profession, where, as at the grave, a man laid
down name and fame and past history and worldly goods,


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and took up a coarse garb and a name chosen from the
roll of the saints, in sign that the world that had known
him should know him no more.

Imagine a man between thirty and forty, with that round,
full, evenly developed head, and those chiselled features,
which one sees on ancient busts and coins no less than in
the streets of modern Rome. The cheeks were sunken
and sallow; the large, black, melancholy eyes had a wistful,
anxious, penetrative expression, that spoke a stringent,
earnest spirit, which, however deep might be the grave
in which it lay buried, had not yet found repose. The
long, thin, delicately formed hands were emaciated and
bloodless; they clasped with a nervous eagerness a rosary
and crucifix of ebony and silver, — the only mark of
luxury that could be discerned in a costume unusually
threadbare and squalid. The whole picture of the man,
as he sat there, had it been painted and hung in a gallery,
was such as must have stopped every person of a
certain amount of sensibility before it with the conviction
that behind that strong, melancholy, earnest figure
and face lay one of those hidden histories of human
passion in which the vivid life of mediæval Italy was so

He was listening to Elsie, as she kneeled, with that easy
air of superiority which marks a practised man of the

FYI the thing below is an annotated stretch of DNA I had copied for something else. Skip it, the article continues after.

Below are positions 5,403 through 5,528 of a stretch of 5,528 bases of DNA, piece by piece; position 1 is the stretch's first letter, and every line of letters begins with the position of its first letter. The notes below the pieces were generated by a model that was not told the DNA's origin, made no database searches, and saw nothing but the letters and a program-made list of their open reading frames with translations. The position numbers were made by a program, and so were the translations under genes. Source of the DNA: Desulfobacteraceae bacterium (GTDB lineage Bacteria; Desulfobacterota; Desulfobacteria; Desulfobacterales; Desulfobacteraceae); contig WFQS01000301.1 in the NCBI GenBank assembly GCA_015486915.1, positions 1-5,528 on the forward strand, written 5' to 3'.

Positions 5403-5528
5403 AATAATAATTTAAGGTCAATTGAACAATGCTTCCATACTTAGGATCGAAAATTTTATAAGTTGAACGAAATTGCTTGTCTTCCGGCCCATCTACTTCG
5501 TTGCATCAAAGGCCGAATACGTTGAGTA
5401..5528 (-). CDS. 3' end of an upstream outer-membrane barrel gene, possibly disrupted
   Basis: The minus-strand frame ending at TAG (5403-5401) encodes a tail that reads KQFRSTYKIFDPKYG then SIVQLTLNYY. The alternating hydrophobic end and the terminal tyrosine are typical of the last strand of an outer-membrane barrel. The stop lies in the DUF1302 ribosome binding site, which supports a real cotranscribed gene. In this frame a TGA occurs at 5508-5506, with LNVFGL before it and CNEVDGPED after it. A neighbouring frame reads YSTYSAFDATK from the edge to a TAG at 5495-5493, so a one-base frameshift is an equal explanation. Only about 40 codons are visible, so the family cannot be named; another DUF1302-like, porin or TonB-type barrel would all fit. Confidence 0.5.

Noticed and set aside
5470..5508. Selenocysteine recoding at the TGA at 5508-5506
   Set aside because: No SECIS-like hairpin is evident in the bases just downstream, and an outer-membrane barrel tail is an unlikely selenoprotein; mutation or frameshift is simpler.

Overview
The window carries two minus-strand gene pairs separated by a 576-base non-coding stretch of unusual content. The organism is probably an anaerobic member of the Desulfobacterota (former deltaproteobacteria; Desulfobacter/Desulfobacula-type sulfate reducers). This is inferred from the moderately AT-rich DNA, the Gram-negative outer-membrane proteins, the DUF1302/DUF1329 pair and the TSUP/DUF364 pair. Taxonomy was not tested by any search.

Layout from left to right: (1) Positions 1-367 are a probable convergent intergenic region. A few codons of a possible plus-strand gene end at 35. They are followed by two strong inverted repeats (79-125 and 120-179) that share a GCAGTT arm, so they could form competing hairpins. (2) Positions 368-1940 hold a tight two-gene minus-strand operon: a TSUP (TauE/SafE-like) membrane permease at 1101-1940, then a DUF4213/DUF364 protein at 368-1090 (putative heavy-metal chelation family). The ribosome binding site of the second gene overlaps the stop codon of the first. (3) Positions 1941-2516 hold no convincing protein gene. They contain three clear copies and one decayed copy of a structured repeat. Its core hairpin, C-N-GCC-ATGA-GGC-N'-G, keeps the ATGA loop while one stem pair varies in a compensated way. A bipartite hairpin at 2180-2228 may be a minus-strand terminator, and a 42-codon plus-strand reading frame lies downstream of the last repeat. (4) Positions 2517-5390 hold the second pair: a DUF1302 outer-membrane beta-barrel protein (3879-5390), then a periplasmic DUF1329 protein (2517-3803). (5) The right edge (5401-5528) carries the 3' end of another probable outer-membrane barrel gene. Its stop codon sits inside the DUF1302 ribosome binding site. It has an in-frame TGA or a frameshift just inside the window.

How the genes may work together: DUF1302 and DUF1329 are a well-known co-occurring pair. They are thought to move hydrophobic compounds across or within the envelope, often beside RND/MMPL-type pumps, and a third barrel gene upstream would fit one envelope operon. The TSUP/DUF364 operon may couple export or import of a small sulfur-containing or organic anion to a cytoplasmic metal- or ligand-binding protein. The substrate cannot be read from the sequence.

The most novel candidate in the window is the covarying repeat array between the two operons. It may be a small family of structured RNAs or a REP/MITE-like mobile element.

world, yet with a grave attention which showed that her
communication had awakened the deepest interest in his
mind. Every few moments he moved slightly in his seat,
and interrupted the flow of the narrative by an inquiry
concisely put, in tones which, clear and low, had a solemn
and severe distinctness, producing, in the still, dusky twilight
of the church, an almost ghostly effect.


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When the communication was over, he stepped out of the
confessional and said to Elsie in parting, — “My daughter,
you have done well to take this in time. The devices of
Satan in our corrupt times are numerous and artful, and
they who keep the Lord's sheep must not sleep. Before
many days I will call and examine the child; meanwhile I
approve your course.”

It was curious to see the awe-struck, trembling manner in
which old Elsie, generally so intrepid and commanding, stood
before this man in his brown rough woollen gown with his
corded waist; but she had an instinctive perception of the
presence of the man of superior birth no less than a reverence
for the man of religion.

After she had departed from the church, the Capuchin
stood lost in thought; and to explain his revery, we must
throw some further light on his history.

Il Padre Francesco, as his appearance and manner intimated,
was in truth from one of the most distinguished families
of Florence. He was one of those whom an ancient
writer characterizes as “men of longing desire.” Born with